As any fighter will tell you, there is nothing like connecting with the old one-two.Rare Coins combine all the advantages of precious metals with the added benefit of the numismatic or collectible value they possess above and beyond that of their precious metal content.

Traditionally, when the bullion markets are hot many more people become interested in coins. During the recent boom in the gold market gold coins outperformed bullion! The demand for physical gold rose so dramatically supply could not begin to keep up. This caused the premiums these coins trade for above their actual gold value to soar.

Conversely, according to The Coin Dealer Newsletter, in the period between July 18, 1980 and April 19, 1985 the price of gold dropped 48% while a common date Liberty Head $20 Gold Piece in MS65 rose 134%. In the same period silver dropped 58% as the 1923 Peace Silver Dollar jumped 1338%! That is the double edge advantage of rare coins.

Furthermore, rare coins are protected from government confiscation. In 1933 Franklin Delano Roosevelt banned private ownership of gold. Americans were forced to turn in all gold coins. Today the President still has the power to ban the private ownership of gold bullion. However, by law, ownership of U.S. Gold Coins minted to 1933 cannot be prohibited.

Add to this the fact that rare coins are among the last remaining investments that can be privately accumulated. They are free of the extensive disclosure and reporting that other assets require, giving them an unequaled level of privacy.

 

How exactly is the value of a rare coin determined?

  • Supply/Rarity: How many currently survive.
  • Demand: The number of collector/investors seeking that coin.
  • Precious Metal Content: How much pure gold, silver, etc. does it contain.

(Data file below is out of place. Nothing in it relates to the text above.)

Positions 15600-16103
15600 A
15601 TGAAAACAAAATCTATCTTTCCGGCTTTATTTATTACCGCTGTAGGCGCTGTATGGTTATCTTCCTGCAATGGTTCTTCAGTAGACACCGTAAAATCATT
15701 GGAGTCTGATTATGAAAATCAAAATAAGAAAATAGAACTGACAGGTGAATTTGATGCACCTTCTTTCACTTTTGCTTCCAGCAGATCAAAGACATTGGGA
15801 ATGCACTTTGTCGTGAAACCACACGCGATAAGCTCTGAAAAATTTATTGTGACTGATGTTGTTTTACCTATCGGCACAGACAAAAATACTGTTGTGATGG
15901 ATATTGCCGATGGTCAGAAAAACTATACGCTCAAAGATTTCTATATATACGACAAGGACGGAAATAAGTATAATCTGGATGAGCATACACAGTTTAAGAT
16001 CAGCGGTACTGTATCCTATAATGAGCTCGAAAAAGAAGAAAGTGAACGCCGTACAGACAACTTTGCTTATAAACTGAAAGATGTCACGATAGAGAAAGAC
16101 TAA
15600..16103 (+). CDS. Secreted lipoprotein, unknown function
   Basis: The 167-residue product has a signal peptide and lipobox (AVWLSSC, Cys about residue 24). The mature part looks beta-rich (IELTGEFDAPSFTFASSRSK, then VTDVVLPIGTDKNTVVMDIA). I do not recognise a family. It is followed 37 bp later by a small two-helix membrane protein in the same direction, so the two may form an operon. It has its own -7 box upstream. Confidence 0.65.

• Quality: The grade or state of preservation of the coin. Is it a worn down clunker or a gem that looks like it just rolled of the presses.

 

This last point brings up a pivotal issue. Prior to 1986, liquidity in the rare coin market faced a major obstacle. There was no uniformity to grading standards. This lead to a great deal of “back and forth” between buyer and seller.

With the emergence of guaranteed third party certification of rare coins sight-unseen trading became possible. This opened a whole new dimension to the industry. One in which collectors, dealers and investors could freely participate in the numismatic marketplace with a previously unknown level of confidence. This in turn provided for the participation of major brokerage firms which greatly expanded the market base.

The two internationally accepted firms that certify coins are the Professional Coin Grading Service (PCGS) and the Numismatic Guarantee Corporation (NGC). These companies have removed much of the uncertainty in determining a coins grade and they have helped establish a worldwide network of thousands of dealers where certified coins are freely traded and instantly liquid.